Saturn and its rings in a composite image taken by the wide-angle camera on the Cassini spacecraft over nearly three and by digitally compositing ultraviolet, infrared, and clear-filter images and then adjusting the final image to resemble natural color. (NASA)

Saturn and its rings taken over a period of three hours by the wide-angle camera on the Cassini spacecraft. (NASA)

The old adage “April showers bring May flowers” may take on new meaning with the release of a new NASA-funded study tracking the rain of charged water particles from Saturn’s famous rings into the planet’s atmosphere.

The study, led by the University of Leicester, England, found there’s more of this rain and its spread over larger areas than previously thought. Researchers also found the rain influences both the composition and  temperature structure of the ringed planet’s upper atmosphere.

“Saturn is the first planet to show significant interaction between its atmosphere and ring system,” said James O’Donoghue, the paper’s lead author and a postgraduate researcher at Leicester. “The main effect of ring rain is that it acts to ‘quench’ the ionosphere of Saturn. In other words, this rain severely reduces the electron densities in regions in which it falls.”

Artist concept illustrating how charged water particles flow into Saturn's atmosphere from the planet's rings, causing a reduction in atmospheric brightness. (NASA/Space Science Institute/University of Leicester)

Artist concept illustrating how charged water particles flow into Saturn’s atmosphere from the planet’s rings, causing a reduction in atmospheric brightness. (NASA/University of Leicester)

The  study gives scientists a better understanding of the origination and evolution of Saturn’s rings, as well as of changes that have taken place in the planet’s atmosphere.

“It turns out that a major driver of Saturn’s ionospheric environment and climate across vast reaches of the planet are ring particles located some 36,000 miles [60,000 kilometers] overhead,” said Kevin Baines, of NASA’s Jet Propulsion Laboratory. “The ring particles affect both what species of particles are in this part of the atmosphere and where it is warm or cool.”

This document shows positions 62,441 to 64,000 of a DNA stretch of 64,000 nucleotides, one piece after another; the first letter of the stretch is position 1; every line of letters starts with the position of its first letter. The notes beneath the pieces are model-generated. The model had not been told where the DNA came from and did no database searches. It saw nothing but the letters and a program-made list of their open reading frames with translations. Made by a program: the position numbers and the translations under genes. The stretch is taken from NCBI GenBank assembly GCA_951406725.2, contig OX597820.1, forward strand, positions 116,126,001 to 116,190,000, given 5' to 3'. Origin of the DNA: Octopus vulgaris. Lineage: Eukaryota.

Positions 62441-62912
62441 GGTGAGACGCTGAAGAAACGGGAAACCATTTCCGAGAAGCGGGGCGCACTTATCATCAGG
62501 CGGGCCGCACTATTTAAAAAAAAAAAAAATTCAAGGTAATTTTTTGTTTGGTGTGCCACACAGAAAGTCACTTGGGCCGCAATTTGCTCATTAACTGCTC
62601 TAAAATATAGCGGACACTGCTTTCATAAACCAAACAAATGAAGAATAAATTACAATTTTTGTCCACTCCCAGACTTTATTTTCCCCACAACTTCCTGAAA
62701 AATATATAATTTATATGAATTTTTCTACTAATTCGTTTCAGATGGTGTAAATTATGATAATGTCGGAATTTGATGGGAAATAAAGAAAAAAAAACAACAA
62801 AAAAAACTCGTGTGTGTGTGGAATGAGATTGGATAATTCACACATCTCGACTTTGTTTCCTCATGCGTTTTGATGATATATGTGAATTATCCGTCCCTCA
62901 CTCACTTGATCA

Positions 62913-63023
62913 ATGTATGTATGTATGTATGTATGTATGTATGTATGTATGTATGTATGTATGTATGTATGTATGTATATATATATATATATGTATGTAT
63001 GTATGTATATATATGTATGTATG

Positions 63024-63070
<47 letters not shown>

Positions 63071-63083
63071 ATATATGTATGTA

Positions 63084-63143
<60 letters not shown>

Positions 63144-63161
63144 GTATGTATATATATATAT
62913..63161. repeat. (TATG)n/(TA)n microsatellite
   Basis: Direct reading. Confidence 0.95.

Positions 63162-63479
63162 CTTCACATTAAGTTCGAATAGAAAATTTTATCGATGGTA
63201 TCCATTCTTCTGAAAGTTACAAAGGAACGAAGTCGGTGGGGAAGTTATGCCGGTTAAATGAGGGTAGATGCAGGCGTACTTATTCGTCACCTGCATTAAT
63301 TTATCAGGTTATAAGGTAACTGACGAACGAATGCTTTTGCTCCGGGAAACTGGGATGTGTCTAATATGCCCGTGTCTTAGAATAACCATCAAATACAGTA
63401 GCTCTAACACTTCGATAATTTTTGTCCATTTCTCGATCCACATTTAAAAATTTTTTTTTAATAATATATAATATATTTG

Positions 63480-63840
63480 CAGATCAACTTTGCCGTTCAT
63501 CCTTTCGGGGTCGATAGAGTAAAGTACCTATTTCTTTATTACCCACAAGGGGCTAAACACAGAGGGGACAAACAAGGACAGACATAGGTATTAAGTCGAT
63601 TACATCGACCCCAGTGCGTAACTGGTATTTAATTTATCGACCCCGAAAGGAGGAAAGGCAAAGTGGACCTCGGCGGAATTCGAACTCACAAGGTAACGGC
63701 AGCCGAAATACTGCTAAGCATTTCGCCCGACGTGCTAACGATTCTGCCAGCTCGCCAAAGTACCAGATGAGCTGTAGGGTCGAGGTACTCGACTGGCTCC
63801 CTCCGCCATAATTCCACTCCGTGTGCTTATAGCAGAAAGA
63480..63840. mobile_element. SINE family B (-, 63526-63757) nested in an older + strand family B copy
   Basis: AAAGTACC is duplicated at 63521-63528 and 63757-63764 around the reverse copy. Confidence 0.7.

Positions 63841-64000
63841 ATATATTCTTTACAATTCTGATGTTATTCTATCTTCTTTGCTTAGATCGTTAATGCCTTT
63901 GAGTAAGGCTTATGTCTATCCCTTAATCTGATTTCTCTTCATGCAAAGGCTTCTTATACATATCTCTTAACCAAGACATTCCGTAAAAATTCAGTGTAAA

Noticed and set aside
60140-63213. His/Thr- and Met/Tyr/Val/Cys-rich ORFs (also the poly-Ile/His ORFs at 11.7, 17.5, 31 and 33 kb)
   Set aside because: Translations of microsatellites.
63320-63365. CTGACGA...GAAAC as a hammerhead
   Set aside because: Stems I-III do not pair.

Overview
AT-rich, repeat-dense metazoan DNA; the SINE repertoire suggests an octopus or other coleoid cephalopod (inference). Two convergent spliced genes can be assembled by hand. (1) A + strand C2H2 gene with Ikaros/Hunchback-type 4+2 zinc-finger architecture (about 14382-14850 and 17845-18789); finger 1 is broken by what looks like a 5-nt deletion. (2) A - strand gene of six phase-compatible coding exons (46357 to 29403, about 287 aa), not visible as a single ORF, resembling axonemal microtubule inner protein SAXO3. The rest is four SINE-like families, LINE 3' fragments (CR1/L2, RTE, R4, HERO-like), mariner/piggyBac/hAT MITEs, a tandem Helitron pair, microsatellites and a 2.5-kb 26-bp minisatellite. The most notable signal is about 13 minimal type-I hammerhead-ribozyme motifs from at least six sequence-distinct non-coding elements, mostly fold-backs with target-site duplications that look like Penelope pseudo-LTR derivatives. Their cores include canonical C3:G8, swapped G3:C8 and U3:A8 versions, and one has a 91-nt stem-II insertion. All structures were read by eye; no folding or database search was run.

After examining images sent back to Earth from NASA’s Voyager mission in the early 1980s, scientists noticed three dark bands on Saturn, which led them to theorize that water could be showering down into those bands from the rings.

The study authors say those dark bands were not seen again until scientists involved with this research project observed the planet in near-infrared wavelengths with the W.M. Keck Observatory in Hawaii in April 2011.

The effect the rings had on the dark bands was difficult for scientists to distinguish because doing so required that they look for a faint emission that originated from the brightly-lit parts of Saturn. To be able to do this, the researchers needed to use a special tool, available at the Keck Observatory that is able to split up a large range of light into wavelengths.

Image of Saturn's rings taken from the Cassini spacecraft show that different rings have slightly different colors. The ring particles are mostly light water-ice. (NASA)

Image of Saturn’s rings taken from the Cassini spacecraft showing different rings have slightly different colors. The ring particles are mostly light water-ice. (NASA)

Based on their research, the scientists presumed the charged water particles pouring from Saturn’s rings are being pulled towards the planet along its magnetic field lines, while also are working to counteract the expected glow produced by special triatomic (3 atom molecules) hydrogen ions.

So, rather than the entire planet shimmering in an infrared glow, the rain particles creat shadows that cover between 30 to 43 percent of  Saturn’s upper atmosphere surface from around 25 to 55 degrees latitude. This finding indicates a much larger area of shadow cover than was suggested by NASA’s Voyager images of the 1980s.

“Where Jupiter is glowing evenly across its equatorial regions, Saturn has dark bands where the water is falling in, darkening the ionosphere,” said Tom Stallard, a paper co-author at Leicester. “We’re now also trying to investigate these features with an instrument on NASA’s Cassini spacecraft. If we’re successful, Cassini may allow us to view in more detail the way that water is removing ionized particles, such as any changes in the altitude or effects that come with the time of day.”